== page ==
The pelvic exam as part of Vaginismus diagnosis
One of the most important aspects of Vaginismus diagnosis is simply the thorough elimination of other possible physical or medical conditions that may be causing the symptoms – leaving the near-certain likelihood of Vaginismus. The process of elimination is a critical part of Vaginismus diagnosis.
The diagnostic process will typically entail giving a medical and sexual history and undergoing a pelvic or gynaecological exam. The physician will discuss the location and occurrence of pain to help render an accurate Vaginismus diagnosis or may request some other tests to help rule out any other problems besides Vaginismus.
Note that some women feel more comfortable expressing themselves and being examined by female health care specialists. Where this is an issue, we encourage women to seek a referral with a female specialist. Taking a proactive, systematic approach will help a person get better care and treatment outcomes.
Burning, tightness, and difficult penetration symptoms may not be at all noticeable during the pelvic exam. For some women, these symptoms occur only during intercourse attempts. For this reason, diagnosis must involve serious consideration of the woman’s concerns which might be stated vaguely as “I’m having difficulty with sex.” Sometimes, busy health care professionals will fail to recognize the signs of Vaginismus and give standard (but unhelpful) advice to just “use more lubricant”, “try to relax more”, or “drink some wine”. This may be due to a lack of familiarity with Vaginismus or reliance on outdated literature on the condition.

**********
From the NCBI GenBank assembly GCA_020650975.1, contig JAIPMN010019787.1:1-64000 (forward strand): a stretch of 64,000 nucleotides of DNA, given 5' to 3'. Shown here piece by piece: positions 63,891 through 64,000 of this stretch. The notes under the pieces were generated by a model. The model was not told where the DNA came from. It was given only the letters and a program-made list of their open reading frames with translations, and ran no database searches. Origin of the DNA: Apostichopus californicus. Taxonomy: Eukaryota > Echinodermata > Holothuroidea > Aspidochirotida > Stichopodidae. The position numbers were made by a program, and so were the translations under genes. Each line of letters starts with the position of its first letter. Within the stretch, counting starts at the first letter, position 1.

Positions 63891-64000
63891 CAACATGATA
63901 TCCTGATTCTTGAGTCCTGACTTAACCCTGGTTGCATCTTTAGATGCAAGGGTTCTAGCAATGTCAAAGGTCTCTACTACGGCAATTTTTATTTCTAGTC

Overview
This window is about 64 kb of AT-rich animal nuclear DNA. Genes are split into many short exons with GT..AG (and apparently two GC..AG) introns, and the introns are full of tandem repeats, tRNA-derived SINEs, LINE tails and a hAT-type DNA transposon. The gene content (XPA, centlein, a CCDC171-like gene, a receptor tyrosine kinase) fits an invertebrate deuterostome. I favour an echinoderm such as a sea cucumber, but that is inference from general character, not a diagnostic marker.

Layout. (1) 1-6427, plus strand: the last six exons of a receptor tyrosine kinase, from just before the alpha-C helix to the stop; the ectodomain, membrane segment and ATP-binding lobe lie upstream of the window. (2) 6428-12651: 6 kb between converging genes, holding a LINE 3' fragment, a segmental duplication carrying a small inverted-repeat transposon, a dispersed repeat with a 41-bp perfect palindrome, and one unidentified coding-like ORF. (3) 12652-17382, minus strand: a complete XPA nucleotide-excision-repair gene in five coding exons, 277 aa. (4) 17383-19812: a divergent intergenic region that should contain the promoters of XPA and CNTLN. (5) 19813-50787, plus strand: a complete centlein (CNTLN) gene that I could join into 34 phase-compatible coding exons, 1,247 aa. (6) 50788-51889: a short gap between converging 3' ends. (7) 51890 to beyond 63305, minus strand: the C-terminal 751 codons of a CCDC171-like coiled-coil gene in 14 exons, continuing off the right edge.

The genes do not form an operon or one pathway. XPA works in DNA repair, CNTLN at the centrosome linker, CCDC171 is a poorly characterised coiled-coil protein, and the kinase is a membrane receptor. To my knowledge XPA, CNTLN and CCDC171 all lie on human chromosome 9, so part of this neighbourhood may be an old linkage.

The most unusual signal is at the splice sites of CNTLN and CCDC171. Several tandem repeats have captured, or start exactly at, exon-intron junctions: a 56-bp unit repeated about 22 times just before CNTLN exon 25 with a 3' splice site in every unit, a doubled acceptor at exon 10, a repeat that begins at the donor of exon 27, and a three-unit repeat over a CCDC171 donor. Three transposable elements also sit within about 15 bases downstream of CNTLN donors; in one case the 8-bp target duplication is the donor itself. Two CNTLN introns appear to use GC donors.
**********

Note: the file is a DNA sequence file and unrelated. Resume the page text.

Due to PC muscle tightness, some women with Vaginismus find gynaecological exams to be extremely painful and are unable to tolerate them. If a woman suspects she may have difficulty completing an exam, she should communicate this to her physician. There are adjustments (e.g. body positioning, size of speculum used, and nurse support) that can be made to contribute to a more positive experience. A physician who is familiar with the Vaginismus condition will be more suited to providing a comfortable and sensitive environment.
When there is constant vaginal tightness for the duration of the pelvic exam, it may appear to the physician as though there is an unusually small vagina or a hymen abnormality problem. Instead of recognizing the Vaginismus condition, a physician may falsely believe a woman’s vagina is too small, when/if she is unable to complete a pelvic exam (see diagram below). This combined with the patient’s urgent complaint that she cannot have penetrative sex with her spouse or that sex really hurts, may further lead to the false assumption that the vagina requires corrective surgery to enlarge the opening and allow entry. Though there may be rare exceptions, women with Vaginismus typically have completely normal genitalia. The constriction of the vagina is due solely to the tight involuntary spasm of the pelvic floor muscles. Unfortunately, some physicians continue to press forward with the pelvic exam causing great discomfort and pain for the woman. This traumatic experience in itself can contribute to the Vaginismus condition.